But the new site was located right beside a closed landfill, which operated between 2000 and 2005. It was covered over in 2010. (See map at right.)

There is an active landfill gas management system in place, and inspectors regularly monitor the site for unsafe levels of gas, an Environmental Protection Agency spokesperson said last November when we first asked about the safety of the site.

But the Environmental Protection Agency did advise the council to take the former landfill into consideration when putting in place and operating the temporary accommodation, said the spokesperson.

Dun Laoghaire-Rathdown County Council said the landfill wasn’t leaking any unsafe gases and added that it would be carrying out extra inspections of the site just in case.

For the most part, they’re monitoring the drainage pipes outside and adjacent to the site, where the Carrickmines survivors are living. They check these to make sure no landfill gases have migrated through the cover of the landfill.

Under FOI, we received these extra inspections up until February and asked an expert to look over the readings for us.

Michael Ryan, a professor of pharmacology at UCD, found that there was no significant build-up of toxic or explosive gases found during the inspections.

He did draw attention, though, to methane levels of 81 percent during one reading on January 5, which dropped to 30 percent after five minutes of venting. Later readings saw the levels decline to 34 percent on January 19 and again to just five percent on January 27.

“The main concern would be possibility of explosive events,” said Ryan. It would be much more worrying if high levels of toxic gases like hydrogen sulphide or carbon monoxide were found, he said.

He said that the build-up seemed to have subsided and it didn’t appear to be near the accommodation. (The local authority said it isn’t near the accommodation, too.)

“The monitoring of the manholes in the vicinity of the accommodation compound is a precautionary measure to ensure surface water and leachate pipelines are flowing freely and to measure potential gas levels,” said a spokesperson for the council.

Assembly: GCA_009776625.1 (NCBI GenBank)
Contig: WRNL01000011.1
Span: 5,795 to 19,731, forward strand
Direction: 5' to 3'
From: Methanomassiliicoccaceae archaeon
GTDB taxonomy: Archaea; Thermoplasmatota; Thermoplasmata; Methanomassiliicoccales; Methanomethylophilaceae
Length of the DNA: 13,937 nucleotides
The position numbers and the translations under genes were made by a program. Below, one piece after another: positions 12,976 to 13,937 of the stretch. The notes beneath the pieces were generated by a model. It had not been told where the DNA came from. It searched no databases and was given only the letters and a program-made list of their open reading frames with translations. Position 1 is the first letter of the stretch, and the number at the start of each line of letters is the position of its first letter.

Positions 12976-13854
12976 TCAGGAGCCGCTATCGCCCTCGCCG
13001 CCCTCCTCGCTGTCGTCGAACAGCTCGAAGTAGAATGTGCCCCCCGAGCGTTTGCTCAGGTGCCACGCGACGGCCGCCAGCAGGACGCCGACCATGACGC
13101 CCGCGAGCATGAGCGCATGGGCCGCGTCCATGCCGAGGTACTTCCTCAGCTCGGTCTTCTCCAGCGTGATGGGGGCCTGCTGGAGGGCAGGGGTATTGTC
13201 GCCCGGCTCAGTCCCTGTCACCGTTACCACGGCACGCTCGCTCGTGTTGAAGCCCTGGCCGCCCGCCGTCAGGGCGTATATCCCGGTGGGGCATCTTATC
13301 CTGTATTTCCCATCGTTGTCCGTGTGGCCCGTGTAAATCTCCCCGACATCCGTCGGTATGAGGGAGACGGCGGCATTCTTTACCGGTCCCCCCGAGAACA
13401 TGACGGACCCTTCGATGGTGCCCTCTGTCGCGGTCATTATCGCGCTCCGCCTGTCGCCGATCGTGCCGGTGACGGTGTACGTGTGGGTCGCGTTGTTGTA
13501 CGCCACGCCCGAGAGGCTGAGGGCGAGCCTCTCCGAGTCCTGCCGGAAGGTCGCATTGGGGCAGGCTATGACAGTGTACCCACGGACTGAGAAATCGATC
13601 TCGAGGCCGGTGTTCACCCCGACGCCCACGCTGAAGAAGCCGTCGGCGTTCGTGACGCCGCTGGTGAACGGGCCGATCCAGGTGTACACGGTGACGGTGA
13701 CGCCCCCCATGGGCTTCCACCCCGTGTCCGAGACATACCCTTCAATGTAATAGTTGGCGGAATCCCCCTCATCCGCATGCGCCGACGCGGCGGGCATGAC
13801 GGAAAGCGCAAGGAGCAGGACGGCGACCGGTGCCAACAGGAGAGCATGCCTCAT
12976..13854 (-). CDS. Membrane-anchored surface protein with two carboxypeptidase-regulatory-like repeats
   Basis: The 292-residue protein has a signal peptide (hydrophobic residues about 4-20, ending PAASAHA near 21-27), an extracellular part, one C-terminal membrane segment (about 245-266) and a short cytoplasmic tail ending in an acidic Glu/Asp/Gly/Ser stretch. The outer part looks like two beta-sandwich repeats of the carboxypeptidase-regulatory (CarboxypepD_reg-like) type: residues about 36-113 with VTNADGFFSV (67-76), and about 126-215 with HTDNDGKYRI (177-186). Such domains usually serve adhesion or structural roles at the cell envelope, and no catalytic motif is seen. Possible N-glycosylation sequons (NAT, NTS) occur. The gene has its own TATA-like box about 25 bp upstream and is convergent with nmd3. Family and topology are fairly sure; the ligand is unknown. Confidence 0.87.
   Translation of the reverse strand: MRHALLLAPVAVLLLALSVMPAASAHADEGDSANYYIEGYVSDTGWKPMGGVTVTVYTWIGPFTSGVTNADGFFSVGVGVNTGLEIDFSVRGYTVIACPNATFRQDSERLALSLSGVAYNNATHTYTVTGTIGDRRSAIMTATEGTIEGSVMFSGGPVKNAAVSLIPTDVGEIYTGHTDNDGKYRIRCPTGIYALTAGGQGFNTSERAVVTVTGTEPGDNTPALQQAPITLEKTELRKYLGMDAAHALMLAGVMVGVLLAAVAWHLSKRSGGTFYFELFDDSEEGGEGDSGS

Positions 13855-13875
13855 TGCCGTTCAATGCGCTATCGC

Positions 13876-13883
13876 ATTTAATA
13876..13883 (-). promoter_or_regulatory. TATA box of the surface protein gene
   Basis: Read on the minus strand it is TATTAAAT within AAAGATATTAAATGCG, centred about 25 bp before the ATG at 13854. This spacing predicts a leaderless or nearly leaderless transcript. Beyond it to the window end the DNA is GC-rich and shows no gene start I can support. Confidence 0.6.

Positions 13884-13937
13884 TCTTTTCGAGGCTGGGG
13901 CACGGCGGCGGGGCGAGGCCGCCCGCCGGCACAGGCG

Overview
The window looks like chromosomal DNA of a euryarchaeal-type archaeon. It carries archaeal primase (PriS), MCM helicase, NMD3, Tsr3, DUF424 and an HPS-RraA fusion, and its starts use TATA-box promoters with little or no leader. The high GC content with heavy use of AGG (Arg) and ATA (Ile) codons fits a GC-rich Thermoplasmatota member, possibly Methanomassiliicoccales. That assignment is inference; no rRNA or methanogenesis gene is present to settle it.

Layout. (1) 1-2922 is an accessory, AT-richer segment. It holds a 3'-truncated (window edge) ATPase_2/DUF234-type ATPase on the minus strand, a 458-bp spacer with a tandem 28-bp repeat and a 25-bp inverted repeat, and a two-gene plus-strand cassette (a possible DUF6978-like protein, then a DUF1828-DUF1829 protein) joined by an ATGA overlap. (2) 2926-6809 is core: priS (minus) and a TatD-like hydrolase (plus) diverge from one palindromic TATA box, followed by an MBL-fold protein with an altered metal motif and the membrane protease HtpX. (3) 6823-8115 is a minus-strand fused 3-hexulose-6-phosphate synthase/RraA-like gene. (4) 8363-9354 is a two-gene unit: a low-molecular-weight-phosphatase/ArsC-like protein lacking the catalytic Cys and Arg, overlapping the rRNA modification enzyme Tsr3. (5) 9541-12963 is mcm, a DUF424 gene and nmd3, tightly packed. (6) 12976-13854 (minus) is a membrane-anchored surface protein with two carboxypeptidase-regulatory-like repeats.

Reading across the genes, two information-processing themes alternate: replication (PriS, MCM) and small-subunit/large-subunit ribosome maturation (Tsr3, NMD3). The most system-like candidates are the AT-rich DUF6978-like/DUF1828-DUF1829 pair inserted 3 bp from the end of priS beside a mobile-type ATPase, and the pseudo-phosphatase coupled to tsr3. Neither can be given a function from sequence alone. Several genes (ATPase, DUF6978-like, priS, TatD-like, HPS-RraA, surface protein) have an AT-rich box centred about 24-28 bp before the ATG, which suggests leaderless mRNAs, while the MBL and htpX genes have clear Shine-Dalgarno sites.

The spokesperson denied that methane levels recorded were high, and said there’s no cause for concern.

An EPA spokesperson said it couldn’t comment on the inspections as it does not have the records.

Residents on the site didn’t know about the inspections and the proximity of a former landfill, according to a spokesperson from Southside Travellers, which represents Travellers living in the Dun Laoghaire-Rathdown area.

The spokesperson said the council said there was no cause for concern, but it is eager to see the four families relocated to a permanent site.

While it appears that the site is safe, would the government settle another group so close to a landfill site?

“If you look at any Traveller accommodation across the country, it’s always segregated from the community,” says McMahon of BTAP. “Generally at the edge of an industrial site and more than often along the path of electric pylons.”

An Unclear Picture

It’s hard to know to what extent the location of waste dumps and facilities are clustered in low-income areas in Ireland. There don’t appear to have been studies done, and it’s sometimes unclear from EPA data whether facilities are in use, or open, or not.

The 25 licensed waste facilities inside the M50 that are listed on the Environmental Protection Agency’s website fall within areas that have a range of incomes on the face of it.

Some, if you go by the Pobal-Haase Deprivation Index for Small Areas, are in very disadvantaged areas, and some are in very affluent areas. But the picture is confused by outliers such as the Docklands and non-residential industrial estates.

Author:

Louisa McGrath: Louisa McGrath is a city reporter for Dublin Inquirer. You can reach her at lmcgrath@dubinq.com.